Uh, you're talking about the movie, right? More detail indeed! :POriginally Posted by Dave Perkins
Chicago is fantastic!
Let's hear what you thought about it. In more detail than I've provided.
Uh, you're talking about the movie, right? More detail indeed! :POriginally Posted by Dave Perkins
I'm talking about the city, but there isn't a City thread, so I flipped a coin and chose the Movies thread. :)Originally Posted by Alan Au
At first I thought it was just a rehash of Coppola's The Cotton Club, but now I found out that it's a musical. I might just check it out.[/i]
i'm not a musical guy at all, but i liked it.
please note that catherine zeta jones is lying about her age. she looks about 40 in this movie.
I'm not a musical guy, but went to this movie anyway since it made it on several critics "best of" lists and has some decent Oscar buzz.
Uh, I confirmied that I'm not a musical guy, and accordingly found it pretty hard to sit though, although I did think that the three leads (Catherine Zeta Jones, Richard Gere and Renee Zellweger) were all very good, especially Zeta Jones. Zellweger was more than game, and looked great, but she came across as the least natural. John C. Reilly is always a positive as well.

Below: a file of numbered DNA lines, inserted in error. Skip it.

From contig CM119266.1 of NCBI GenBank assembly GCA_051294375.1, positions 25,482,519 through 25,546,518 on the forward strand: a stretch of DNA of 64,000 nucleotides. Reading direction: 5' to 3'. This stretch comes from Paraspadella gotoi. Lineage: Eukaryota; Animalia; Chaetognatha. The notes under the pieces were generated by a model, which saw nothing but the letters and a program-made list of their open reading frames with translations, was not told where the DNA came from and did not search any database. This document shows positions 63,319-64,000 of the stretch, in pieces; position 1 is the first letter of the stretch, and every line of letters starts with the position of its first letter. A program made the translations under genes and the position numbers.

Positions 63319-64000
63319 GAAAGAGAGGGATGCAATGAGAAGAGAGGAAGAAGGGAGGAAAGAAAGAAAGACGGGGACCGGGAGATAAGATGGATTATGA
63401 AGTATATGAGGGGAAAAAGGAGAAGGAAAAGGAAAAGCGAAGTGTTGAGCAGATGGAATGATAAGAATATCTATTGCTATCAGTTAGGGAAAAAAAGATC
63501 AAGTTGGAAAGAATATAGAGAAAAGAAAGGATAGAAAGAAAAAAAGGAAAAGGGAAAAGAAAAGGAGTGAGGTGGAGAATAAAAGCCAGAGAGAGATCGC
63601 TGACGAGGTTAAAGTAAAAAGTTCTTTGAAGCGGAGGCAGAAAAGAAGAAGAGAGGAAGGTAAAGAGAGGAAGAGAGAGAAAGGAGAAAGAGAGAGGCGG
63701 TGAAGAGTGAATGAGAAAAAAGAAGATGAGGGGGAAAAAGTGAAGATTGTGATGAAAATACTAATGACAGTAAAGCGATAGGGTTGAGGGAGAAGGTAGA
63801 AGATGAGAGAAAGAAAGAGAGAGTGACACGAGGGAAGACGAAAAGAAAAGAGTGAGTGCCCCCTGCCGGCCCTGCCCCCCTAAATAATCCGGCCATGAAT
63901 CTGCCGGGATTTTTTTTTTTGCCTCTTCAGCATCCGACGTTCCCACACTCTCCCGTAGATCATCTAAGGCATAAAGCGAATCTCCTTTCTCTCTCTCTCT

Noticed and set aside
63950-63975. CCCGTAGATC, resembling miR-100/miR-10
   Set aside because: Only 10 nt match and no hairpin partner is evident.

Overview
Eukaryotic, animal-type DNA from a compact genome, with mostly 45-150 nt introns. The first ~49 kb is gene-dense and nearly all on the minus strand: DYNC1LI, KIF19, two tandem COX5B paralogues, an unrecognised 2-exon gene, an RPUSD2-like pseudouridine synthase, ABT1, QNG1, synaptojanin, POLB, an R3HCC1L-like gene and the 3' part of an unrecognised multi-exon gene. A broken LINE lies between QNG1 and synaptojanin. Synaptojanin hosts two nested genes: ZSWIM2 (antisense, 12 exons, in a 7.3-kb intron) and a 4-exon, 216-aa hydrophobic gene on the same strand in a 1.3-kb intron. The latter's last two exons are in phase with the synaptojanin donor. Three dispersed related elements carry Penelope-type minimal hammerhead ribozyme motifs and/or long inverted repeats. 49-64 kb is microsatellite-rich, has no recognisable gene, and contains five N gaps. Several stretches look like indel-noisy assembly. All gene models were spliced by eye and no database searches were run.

It really feels like a stage show adapted for a movie though -- I don't really understand why anyone thinks the film medium works well for that sort of production.
I thought she looked like she was going to faint from malnutrition. She looked emaciated to me.Originally Posted by Desslock
I loved the movie, but that might be because I've never seen the stage show. I don't think there's ever been a filmed musical better than the stage show. There's something about having to suspend disbelief that makes live theater a much better experience.
I thought Chicago was well written, beautifully staged, and damn if the scene "He had it coming" and the Press Conference weren't fucking amazing to watch. I'm finding that the movie is staying with me for a while though.
Better? Well that depends a lot on the production. But I think Guys and Dolls (with Sinatra and Brando) and Little Shop of Horrors (with Rick Morranis) are both great adaptations.I loved the movie, but that might be because I've never seen the stage show. I don't think there's ever been a filmed musical better than the stage show. There's something about having to suspend disbelief that makes live theater a much better experience.